The Cardboard Valise
by Ben Katchor
The Cardboard Valise is the first new book in over a decade from the New Yorker and New York Times cartoonist who was once described by novelist Michael Chabon as “the creator of the last great American comic strip.” Collecting Katchor’s most recent series of weekly one-page strips, the book begins as a travelogue charting the excursions of unashamed xenophile Emile Delilah on fictional Tensint Island, but quickly becomes a fascinating, damning and at times surreal dissection of contemporary tourism and nationality. Undeniably postmodern, The Cardboard Valise owes a lot to Thomas Pynchon, and luckily shares his sense of humour, being frequently laugh-out-loud funny. The scratchy, grey-tone artwork adds to this tongue-in-cheek humour and stops the book from ever becoming preachy or dry, with brilliantly expressive faces and appropriately slanted panel composition. A fun and rewarding, if demanding, read, The Cardboard Valise is well worth seeking out.
by Yuichi Yokoyama
The latest and longest release from Japanese cartoonist and visual artist Yuichi Yokoyama, Garden is a thoroughly bizarre and wonderful comic. The book follows a group of ‘people’ (I use the term loosely, as the characters that populate Garden look more like a minimalist Japanese Legion of Superheroes) who, on finding the garden they hoped to visit closed for the day, decide to break in and explore the place anyway. I use the term ‘garden’ loosely too, as the space the characters find themselves in is far from your typical botanical fare, instead containing forests of mechanical cones, flowing rivers of rubber balls, planters made from upturned aeroplanes and much more besides. The reaction of the characters to their environment is far from typical too. Each time a they encounter a new marvel they describe the phenomenon in simple, almost scientific language: “There are many ponds. This one is jagged. There is a giant ball floating in this one. This one is made of stainless steel. We have now arrived at a significantly larger pond.” This continues for the entirety of the book’s 320 pages but at no point becomes tedious or samey, instead wowing you with the unceasing inventiveness of Yokoyama’s designs. Narrativeless as it may be, Garden is an absolute page turner.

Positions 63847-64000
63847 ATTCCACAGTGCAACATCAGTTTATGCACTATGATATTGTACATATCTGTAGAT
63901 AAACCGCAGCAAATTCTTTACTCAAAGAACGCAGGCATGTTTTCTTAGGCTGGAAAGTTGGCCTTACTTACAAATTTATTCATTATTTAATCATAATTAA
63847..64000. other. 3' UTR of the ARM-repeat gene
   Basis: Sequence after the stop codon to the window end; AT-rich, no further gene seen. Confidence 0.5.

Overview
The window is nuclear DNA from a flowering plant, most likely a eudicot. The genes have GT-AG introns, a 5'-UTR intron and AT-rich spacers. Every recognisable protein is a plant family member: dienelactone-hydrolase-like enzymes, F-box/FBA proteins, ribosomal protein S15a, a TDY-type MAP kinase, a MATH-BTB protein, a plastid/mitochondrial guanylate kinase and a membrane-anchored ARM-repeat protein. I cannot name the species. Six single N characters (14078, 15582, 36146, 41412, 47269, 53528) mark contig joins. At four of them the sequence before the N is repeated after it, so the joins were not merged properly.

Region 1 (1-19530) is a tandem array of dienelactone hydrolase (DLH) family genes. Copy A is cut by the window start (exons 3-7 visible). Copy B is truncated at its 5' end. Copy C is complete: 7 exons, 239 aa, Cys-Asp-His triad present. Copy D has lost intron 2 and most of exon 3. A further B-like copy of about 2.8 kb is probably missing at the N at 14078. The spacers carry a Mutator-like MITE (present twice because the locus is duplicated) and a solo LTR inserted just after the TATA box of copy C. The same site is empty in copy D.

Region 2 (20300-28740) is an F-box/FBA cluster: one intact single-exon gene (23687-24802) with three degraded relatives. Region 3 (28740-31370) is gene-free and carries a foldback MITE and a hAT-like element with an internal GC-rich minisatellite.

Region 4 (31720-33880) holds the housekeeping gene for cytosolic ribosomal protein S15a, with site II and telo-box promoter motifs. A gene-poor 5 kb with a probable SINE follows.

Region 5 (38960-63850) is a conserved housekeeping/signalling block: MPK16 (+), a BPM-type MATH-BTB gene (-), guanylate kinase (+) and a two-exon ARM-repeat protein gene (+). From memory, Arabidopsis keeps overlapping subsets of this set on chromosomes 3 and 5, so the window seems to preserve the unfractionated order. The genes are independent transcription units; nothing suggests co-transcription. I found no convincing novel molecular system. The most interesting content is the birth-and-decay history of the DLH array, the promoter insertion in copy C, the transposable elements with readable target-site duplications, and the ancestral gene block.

Paying For It
by Chester Brown
Drawn & Quarterly
North American alternative comics luminary Chester Brown’s latest book is a revealing and personal account of his fifteen years of experience paying for sex. Played out in page after page of rigid 8-panel grids, each containing Brown’s minute, expressionless figures, Paying For It can sometimes feel clinical and distancing. However, the guileless honesty with which Brown presents his memoir ensures that the book remains engrossing. As much a polemic on the legalisation of prostitution as a recounting of events, Paying For It wears its aims firmly on its sleeve, but Brown is a master cartoonist and is more than capable of keeping his politics from pulling the reader out of the story. That’s not to say the book doesn’t have its problems though. Brown’s choice to keep the prostitutes he depicts faceless (in order to ensure their anonymity, he explains in his introduction) is obviously problematic, but on the whole his attitude towards the women he pays for sex is sympathetic. A fascinating book, Paying For It marks a welcome return from one of Canada’s greatest living cartoonists.